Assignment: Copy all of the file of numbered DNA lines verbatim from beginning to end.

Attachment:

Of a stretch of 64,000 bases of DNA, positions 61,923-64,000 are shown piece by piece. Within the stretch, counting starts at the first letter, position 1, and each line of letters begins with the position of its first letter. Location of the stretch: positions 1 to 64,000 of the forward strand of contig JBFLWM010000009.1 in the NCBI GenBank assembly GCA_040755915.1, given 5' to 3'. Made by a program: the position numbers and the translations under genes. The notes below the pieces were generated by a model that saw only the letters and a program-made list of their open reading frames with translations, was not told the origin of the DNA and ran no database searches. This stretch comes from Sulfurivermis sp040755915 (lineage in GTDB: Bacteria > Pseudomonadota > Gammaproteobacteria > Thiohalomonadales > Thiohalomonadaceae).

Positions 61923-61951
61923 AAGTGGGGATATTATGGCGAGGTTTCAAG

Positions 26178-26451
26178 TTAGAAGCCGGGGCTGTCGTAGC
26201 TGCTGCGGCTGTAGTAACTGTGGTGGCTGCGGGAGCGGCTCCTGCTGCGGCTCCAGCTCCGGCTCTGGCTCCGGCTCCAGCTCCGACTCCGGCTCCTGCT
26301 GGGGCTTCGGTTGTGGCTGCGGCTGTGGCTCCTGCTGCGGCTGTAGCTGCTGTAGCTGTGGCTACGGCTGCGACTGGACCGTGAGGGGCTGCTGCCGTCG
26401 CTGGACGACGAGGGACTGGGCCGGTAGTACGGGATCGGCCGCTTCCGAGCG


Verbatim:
Of a stretch of 64,000 bases of DNA, positions 61,923-64,000 are shown piece by piece. Within the stretch, counting starts at the first letter, position 1, and each line of letters begins with the position of its first letter. Location of the stretch: positions 1 to 64,000 of the forward strand of contig JBFLWM010000009.1 in the NCBI GenBank assembly GCA_040755915.1, given 5' to 3'. Made by a program: the position numbers and the translations under genes. The notes below the pieces were generated by a model that saw only the letters and a program-made list of their open reading frames with translations, was not told the origin of the DNA and ran no database searches. This stretch comes from Sulfurivermis sp040755915 (lineage in GTDB: Bacteria > Pseudomonadota > Gammaproteobacteria > Thiohalomonadales > Thiohalomonadaceae).

Positions 61923-61951
61923 AAGTGGGGATATTATGGCGAGGTTTCAAG

Positions 26178-26451
26178 TTAGAAGCCGGGGCTGTCGTAGC
26201 TGCTGCGGCTGTAGTAACTGTGGTGGCTGCGGGAGCGGCTCCTGCTGCGGCTCCAGCTCCGGCTCTGGCTCCGGCTCCAGCTCCGACTCCGGCTCCTGCT
26301 GGGGCTTCGGTTGTGGCTGCGGCTGTGGCTCCTGCTGCGGCTGTAGCTGCTGTAGCTGTGGCTACGGCTGCGACTGGACCGTGAGGGGCTGCTGCCGTCG
26401 CTGGACGACGAGGGACTGGGCCGGTAGTACGGGATCGGCCGCTTCCGAGCG